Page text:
Diagnosis Code F17.299
Information for Medical Professionals
The diagnosis code F17.299 is grouped in the following Diagnostic Related Group(s) (MS-DRG v33.0)
- ALCOHOL, DRUG ABUSE OR DEPENDENCE, LEFT AMA 894
- ALCOHOL, DRUG ABUSE OR DEPENDENCE WITH REHABILITATION THERAPY 895
- ALCOHOL, DRUG ABUSE OR DEPENDENCE WITHOUT REHABILITATION THERAPY WITH MCC 896
- ALCOHOL, DRUG ABUSE OR DEPENDENCE WITHOUT REHABILITATION THERAPY WITHOUT MCC 897
Convert to ICD-9 General Equivalence Map
The ICD-10 and ICD-9 GEMs are used to facilitate linking between the diagnosis codes in ICD-9-CM and the new ICD-10-CM code set. The GEMs are the raw material from which providers, health information vendors and payers can derive specific applied mappings to meet their needs.
- 292.9 - Drug mental disorder NOS (approximate) Approximate Flag
The approximate flag is on, indicating that the relationship between the code in the source system and the code in the target system is an approximate equivalent.
Information for Patients
Also called: E-Cigs, Electronic Cigarettes, Personal Vaporizer
E-cigarettes, or electronic cigarettes, are battery-operated smoking devices. They often look like cigarettes, but work differently. Using an e-cigarette is called vaping. The user puffs on the mouthpiece of a cartridge. This causes a vaporizer to heat the liquid inside the cartridge. The liquid contains nicotine, flavorings, and other chemicals. The heated liquid turns into the vapor that is inhaled.
Some people think that e-cigarettes are safer than cigarettes, and that they can be used to help people quit smoking. But not much is known about the health risks of using them, or whether they do help people quit smoking. However we do know about some dangers of e-cigarettes:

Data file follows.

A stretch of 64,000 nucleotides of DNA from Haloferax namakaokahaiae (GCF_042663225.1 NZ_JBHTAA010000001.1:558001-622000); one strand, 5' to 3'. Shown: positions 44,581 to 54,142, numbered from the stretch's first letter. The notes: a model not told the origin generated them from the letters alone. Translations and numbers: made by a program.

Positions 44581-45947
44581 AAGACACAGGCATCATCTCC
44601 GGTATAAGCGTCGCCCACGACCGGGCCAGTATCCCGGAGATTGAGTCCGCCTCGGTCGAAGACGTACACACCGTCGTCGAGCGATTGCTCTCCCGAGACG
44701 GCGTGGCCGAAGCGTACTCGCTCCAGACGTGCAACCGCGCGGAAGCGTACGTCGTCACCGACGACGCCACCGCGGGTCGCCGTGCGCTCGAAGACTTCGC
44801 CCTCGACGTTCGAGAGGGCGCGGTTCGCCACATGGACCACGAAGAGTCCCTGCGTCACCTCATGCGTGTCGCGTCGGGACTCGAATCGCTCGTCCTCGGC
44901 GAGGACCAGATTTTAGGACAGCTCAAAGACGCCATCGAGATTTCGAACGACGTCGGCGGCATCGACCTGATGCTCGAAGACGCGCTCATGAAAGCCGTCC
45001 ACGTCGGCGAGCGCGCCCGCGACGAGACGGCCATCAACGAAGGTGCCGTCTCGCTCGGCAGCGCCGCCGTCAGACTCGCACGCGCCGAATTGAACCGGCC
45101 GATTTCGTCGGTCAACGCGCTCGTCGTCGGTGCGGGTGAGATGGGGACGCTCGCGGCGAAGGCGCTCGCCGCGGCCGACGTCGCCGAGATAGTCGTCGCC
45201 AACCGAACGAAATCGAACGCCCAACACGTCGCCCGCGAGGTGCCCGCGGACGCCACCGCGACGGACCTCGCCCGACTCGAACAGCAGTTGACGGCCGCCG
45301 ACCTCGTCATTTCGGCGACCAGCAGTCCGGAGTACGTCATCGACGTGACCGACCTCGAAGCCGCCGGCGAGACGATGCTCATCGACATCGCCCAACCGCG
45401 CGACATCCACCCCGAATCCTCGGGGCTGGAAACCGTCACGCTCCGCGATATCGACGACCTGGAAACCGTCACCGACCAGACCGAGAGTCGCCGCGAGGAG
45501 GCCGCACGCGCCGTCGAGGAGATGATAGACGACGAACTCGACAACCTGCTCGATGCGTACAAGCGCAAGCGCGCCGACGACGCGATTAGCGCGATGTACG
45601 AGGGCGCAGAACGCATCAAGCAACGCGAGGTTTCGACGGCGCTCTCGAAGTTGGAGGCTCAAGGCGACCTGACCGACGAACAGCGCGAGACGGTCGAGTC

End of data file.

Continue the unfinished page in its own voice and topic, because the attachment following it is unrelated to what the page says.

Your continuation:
- They contain nicotine, which is addictive
- They contain other potentially harmful chemicals
- There is a link between e-cigarette use and tobacco cigarette use in teens
- The liquid in e-cigarettes can cause nicotine poisoning if someone drinks, sniffs, or touches it
NIH: National Institute on Drug Abuse
Also called: Chewing tobacco, Dip, Oral tobacco, Snuff, Spit tobacco
Many people who chew tobacco or dip snuff think it's safer than smoking. But you don't have to smoke tobacco for it to be dangerous. Chewing or dipping carries risks like
- Cancer of the mouth
- Decay of exposed tooth roots
- Pulling away of the gums from the teeth
- White patches or red sores in the mouth that can turn to cancer
Recent research shows the dangers of smokeless tobacco may go beyond the mouth. It might also play a role in other cancers, heart disease and stroke.
Smokeless tobacco contains more nicotine than cigarettes. Nicotine is a highly addictive drug that makes it hard to stop using tobacco once you start. Having a quit date and a quitting plan can help you stop successfully.
NIH: National Institute of Dental and Craniofacial Research
Also called: Cigar smoking, Cigarette smoking, Pipe smoking, Tobacco smoking
There's no way around it. Smoking is bad for your health. Smoking harms nearly every organ of the body. Cigarette smoking causes 87 percent of lung cancer deaths. It is also responsible for many other cancers and health problems. These include lung disease, heart and blood vessel disease, stroke and cataracts. Women who smoke have a greater chance of certain pregnancy problems or having a baby die from sudden infant death syndrome (SIDS). Your smoke is also bad for other people - they breathe in your smoke secondhand and can get many of the same problems as smokers do.
E-cigarettes often look like cigarettes, but they work differently. They are battery-operated smoking devices. Not much is known about the health risks of using them.
Quitting smoking can reduce your risk of health problems. The earlier you quit, the greater the benefit.
NIH: National Cancer Institute
- Risks of tobacco
- Smoking and asthma
- Smoking and COPD